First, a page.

Meanwhile, the event app gave Goldbeck an exciting glimpse at a greener, sleeker, more tech-savvy future.

“Personally, I love not getting a bag filled with a bunch of fliers and a bunch of paper, because it’s just going to go in the recycling bin,” said Goldbeck. “We were told beforehand that this is how they would communicate, so we knew going into it that you would not get a paper copy. You had the option of printing it out beforehand, but the people at registration literally handed you your nametag and then told you about the app.

“It makes everything a lot more smooth because you’re not handing out a bunch of stuff while people are asking questions. It can be found right there on the app. So it makes it more smooth, it makes it more green, and it makes things more convenient.”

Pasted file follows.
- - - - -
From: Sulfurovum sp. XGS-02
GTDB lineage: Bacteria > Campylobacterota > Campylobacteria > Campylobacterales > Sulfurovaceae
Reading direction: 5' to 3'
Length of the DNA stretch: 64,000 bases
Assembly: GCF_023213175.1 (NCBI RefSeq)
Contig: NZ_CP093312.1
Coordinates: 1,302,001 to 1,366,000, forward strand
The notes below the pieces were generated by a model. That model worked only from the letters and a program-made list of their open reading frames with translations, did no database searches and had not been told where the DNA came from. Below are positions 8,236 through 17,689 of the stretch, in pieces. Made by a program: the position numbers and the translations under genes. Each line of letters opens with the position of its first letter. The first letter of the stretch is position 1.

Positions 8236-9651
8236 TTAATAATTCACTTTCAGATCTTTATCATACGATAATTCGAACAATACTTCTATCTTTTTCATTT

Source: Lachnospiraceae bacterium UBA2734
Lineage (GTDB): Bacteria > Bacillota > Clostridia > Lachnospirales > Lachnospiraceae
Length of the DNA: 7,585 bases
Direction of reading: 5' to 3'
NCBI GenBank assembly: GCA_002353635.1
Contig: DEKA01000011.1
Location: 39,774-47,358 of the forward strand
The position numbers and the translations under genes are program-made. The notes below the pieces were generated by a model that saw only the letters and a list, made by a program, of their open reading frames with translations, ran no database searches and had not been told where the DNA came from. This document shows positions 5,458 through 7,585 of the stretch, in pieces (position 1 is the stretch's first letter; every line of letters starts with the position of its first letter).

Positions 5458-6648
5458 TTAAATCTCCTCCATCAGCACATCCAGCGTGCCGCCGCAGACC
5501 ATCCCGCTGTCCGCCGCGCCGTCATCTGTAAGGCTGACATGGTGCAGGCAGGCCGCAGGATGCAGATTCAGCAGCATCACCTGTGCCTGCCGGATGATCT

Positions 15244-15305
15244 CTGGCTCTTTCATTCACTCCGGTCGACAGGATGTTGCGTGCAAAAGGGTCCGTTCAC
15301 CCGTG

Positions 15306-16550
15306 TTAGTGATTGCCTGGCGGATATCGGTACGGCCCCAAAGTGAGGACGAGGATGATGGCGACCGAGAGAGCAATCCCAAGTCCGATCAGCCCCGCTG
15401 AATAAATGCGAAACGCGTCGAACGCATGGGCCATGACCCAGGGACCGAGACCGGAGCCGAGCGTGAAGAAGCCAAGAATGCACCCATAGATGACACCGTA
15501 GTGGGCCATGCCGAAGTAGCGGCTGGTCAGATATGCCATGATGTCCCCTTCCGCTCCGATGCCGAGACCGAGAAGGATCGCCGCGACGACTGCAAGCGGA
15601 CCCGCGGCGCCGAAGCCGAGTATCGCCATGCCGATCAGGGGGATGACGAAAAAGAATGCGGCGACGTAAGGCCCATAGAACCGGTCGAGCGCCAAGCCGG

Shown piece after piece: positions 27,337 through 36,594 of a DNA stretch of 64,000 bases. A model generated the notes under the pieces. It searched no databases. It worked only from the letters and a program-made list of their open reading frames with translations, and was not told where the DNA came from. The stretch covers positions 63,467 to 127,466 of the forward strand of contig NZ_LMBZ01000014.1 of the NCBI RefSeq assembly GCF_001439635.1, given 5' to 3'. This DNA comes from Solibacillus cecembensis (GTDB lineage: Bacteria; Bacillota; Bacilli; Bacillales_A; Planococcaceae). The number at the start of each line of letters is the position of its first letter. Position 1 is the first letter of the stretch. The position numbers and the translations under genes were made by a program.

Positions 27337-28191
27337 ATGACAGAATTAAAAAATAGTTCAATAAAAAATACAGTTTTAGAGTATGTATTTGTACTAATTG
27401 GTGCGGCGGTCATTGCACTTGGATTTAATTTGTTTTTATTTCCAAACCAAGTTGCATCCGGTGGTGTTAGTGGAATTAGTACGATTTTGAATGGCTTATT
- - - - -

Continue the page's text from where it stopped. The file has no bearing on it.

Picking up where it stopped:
Homegrown apps

It’s perhaps not surprising that the use of apps is becoming more pervasive among both event planners and conference-goers. The proliferation of apps like EventBrite, SurveyMonkey, Twitter, Foursquare, and many others has made both planning and attending events a breezier and more richly rewarding experience.

But creating a custom-made conference-specific app is a new wrinkle that appears to be gaining favor among event planners.

It’s also furthering the prospects of at least one local company.

ConfPlus is a Madison-based IT firm that has created custom apps for numerous conferences around the world, across the country, and locally. The company has designed apps for organizations as diverse as the Public Relations Institute of Australia, the UW School of Medicine and Public Health, and Madison+Ruby.

Company co-founder and CEO Cathy Liu said she got the idea for the custom app service in 2011 after going to numerous conferences and inevitably pitching the bulky conference book into the recycling bin after the event was over.